Two American fashion brands defend timeless clothing

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In light of the pandemic, many fashion designers have been forced to pivot and rethink their businesses. And yet, some are emerging more robust and relevant than ever. Two New York-based brands have been resilient by avoiding the trends of 2021 and instead focusing on what they’ve always done: creating well-made, thoughtful clothes that inspire and uplift, while putting portability at the forefront. . Having founded their businesses on principles that have helped them through a difficult year – timeless, adaptable, high-quality pieces, made to last – they are not only durable, but inspire us to look to the future.

Here, Peter Do and Marina Moscone tell us in their own words what drives their business today and tomorrow.

Pierre Do

Peter Do moved to New York City from his native Vietnam ten years ago, creating his eponymous collective brand in partnership with four co-founders in 2018, with modern tailoring and supple sophistication at its heart. Do’s intention was to create a brand that values ​​the often overlooked behind-the-scenes work of the talented tailors and dressmakers at the heart of New York’s fashion industry. In response to a recent wave of anti-Asian racism, the brand has actively supported the #EnoughIsEnough campaign led by Asian-American business owners to support underserved communities.

“We create clothes by living there. Peter Do is founded on tailoring, which is why certain traditional values ​​of structure, fit and integrity of each garment remain important to us. But we also recognize the importance of adaptability. How can the garment be worn in different ways to adapt to a woman’s daily life? When I was growing up in Vietnam, I only had a handful of clothes, which were made and worn for specific occasions. I never even owned a jacket because it was hot all year round. Everything you wore had to be light and open in order to do what you needed to do. We take this model and refine it with our own codes.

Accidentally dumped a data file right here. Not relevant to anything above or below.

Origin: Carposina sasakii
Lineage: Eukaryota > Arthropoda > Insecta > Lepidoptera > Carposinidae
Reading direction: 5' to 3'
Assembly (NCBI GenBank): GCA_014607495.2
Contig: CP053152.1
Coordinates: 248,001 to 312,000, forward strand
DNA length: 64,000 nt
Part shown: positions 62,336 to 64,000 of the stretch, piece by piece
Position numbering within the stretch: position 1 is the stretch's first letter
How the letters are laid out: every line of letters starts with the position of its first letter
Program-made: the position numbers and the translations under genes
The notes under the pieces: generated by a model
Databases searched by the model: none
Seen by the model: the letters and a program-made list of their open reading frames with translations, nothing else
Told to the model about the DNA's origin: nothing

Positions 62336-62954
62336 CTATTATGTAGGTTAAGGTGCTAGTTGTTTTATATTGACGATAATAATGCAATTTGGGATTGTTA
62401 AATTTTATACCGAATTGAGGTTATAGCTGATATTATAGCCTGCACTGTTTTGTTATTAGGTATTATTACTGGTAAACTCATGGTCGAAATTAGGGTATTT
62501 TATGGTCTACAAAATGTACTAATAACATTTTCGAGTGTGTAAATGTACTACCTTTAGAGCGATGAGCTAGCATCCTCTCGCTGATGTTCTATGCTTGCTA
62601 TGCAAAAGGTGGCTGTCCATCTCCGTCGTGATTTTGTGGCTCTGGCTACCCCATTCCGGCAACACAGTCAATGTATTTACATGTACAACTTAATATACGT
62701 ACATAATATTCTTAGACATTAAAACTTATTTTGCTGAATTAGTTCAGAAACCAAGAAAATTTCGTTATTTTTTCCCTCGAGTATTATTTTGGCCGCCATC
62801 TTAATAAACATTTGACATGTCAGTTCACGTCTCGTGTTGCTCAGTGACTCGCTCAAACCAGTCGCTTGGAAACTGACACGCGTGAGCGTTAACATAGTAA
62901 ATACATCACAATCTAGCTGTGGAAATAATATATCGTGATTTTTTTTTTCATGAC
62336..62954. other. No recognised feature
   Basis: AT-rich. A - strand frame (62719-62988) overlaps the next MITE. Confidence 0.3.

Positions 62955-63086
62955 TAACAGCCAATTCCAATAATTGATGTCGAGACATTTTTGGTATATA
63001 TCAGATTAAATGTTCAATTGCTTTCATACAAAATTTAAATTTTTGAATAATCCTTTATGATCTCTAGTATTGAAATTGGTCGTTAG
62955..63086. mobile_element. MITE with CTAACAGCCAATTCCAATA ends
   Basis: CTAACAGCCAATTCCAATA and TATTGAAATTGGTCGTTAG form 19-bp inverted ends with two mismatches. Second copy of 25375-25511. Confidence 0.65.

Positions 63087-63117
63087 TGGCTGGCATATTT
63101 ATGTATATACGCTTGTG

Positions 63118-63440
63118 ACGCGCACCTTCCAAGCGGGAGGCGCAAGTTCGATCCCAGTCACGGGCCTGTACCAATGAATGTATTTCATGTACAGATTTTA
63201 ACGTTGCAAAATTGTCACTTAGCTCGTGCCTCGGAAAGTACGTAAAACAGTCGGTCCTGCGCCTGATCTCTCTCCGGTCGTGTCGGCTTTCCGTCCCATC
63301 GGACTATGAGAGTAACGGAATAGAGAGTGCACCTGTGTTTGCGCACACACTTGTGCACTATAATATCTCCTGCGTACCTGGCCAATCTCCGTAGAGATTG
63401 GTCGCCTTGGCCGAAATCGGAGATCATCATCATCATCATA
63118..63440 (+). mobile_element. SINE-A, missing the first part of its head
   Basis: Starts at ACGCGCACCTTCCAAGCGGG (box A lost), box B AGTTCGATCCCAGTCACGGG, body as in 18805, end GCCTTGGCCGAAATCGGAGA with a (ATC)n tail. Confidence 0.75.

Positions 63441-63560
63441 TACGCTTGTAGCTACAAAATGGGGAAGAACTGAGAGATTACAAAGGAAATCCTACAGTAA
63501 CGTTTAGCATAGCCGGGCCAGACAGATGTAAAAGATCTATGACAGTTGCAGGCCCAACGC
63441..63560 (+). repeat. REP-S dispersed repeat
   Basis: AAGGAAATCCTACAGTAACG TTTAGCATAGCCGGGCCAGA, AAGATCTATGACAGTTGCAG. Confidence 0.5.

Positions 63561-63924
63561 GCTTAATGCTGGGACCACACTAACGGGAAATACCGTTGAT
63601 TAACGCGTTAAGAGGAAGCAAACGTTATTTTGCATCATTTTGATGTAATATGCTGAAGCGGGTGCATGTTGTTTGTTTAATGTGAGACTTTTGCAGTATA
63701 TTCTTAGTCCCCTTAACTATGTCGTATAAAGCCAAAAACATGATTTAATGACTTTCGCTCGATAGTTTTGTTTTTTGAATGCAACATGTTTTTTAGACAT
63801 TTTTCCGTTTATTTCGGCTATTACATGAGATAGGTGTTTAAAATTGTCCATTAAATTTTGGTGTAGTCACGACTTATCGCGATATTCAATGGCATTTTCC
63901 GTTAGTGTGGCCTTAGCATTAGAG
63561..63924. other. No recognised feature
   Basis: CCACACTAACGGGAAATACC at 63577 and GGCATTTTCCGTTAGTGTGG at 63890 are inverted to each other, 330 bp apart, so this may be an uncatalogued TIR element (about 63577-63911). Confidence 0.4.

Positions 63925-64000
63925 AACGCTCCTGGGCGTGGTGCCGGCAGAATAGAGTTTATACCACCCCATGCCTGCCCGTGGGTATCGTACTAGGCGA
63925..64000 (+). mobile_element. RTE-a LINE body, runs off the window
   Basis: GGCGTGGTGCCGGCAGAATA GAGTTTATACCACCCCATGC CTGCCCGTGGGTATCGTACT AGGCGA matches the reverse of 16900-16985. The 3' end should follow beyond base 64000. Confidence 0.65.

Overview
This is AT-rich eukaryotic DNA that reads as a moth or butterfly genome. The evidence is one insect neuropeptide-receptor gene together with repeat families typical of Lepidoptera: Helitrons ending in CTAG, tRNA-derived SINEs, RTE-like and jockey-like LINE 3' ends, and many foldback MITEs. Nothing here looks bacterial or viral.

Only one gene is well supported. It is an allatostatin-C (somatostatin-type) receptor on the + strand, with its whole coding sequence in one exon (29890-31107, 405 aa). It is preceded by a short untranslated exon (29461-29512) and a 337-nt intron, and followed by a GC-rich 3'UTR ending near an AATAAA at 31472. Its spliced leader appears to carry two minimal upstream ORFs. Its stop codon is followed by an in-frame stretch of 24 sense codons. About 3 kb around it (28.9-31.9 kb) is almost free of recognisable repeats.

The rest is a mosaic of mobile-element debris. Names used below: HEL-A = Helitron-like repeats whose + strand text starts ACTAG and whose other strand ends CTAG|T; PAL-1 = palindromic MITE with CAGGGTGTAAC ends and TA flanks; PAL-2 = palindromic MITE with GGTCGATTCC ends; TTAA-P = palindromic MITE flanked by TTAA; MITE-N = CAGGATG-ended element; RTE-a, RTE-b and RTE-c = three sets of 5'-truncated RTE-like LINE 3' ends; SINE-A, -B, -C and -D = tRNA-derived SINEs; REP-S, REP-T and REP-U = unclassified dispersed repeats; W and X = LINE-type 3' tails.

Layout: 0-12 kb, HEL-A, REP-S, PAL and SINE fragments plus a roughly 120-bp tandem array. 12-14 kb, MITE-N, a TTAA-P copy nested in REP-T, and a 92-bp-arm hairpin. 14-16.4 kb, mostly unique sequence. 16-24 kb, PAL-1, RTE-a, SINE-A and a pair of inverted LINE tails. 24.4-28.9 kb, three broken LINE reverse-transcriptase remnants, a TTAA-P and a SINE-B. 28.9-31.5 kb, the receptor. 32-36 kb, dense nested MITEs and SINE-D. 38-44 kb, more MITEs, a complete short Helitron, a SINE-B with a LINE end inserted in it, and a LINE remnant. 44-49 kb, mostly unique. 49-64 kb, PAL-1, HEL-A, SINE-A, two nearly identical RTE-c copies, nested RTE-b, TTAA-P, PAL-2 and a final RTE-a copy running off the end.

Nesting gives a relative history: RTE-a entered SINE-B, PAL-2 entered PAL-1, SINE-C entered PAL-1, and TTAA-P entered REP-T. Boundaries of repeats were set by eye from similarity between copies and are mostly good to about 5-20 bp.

Peter Do F / W 2021

“The woman we dress hasn’t changed. She still holds the same values ​​when it comes to her wardrobe – she dresses for her own pleasure, buys things that are considered and that last forever. Our tailoring is selling very well because I think people always want a sense of normalcy when working from home. At the start of the pandemic, we introduced knitwear and footwear into our e-commerce offering. Our customers want to be comfortable, but at the same time, they want pieces that they can play with that are beautiful.

“From the start we have always done what we think is right. Which means taking care of the team above all else. The brand received industry support, but we also saw the importance of building our own channels by developing an e-commerce site and social media platform early on. We wanted to have our own voice, which is paying off. We’ve also spent a lot of time finding the right workshops and suppliers here in New York – it’s much more efficient to work with them in person.

“New York is chaotic, but it produces the most resilient types of people. We live in a global economy, but I think there is a benefit to investing in the communities around you. When New York City closed at the start of the pandemic, we found creative ways to engage and support our communities, from our downtown workshops to various small businesses and charities. New York is my home. It allowed me to be myself and it’s a city that embraces change. He defines it. – Peter Do